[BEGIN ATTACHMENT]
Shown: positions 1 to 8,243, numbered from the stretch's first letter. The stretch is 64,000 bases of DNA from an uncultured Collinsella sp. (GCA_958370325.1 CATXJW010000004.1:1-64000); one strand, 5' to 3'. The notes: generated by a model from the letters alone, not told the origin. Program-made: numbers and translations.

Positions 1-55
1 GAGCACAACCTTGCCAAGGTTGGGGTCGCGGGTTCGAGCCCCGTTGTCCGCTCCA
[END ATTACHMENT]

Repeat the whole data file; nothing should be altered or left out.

Shown: positions 1 to 8,243, numbered from the stretch's first letter. The stretch is 64,000 bases of DNA from an uncultured Collinsella sp. (GCA_958370325.1 CATXJW010000004.1:1-64000); one strand, 5' to 3'. The notes: generated by a model from the letters alone, not told the origin. Program-made: numbers and translations.

Positions 1-55
1 GAGCACAACCTTGCCAAGGTTGGGGTCGCGGGTTCGAGCCCCGTTGTCCGCTCCA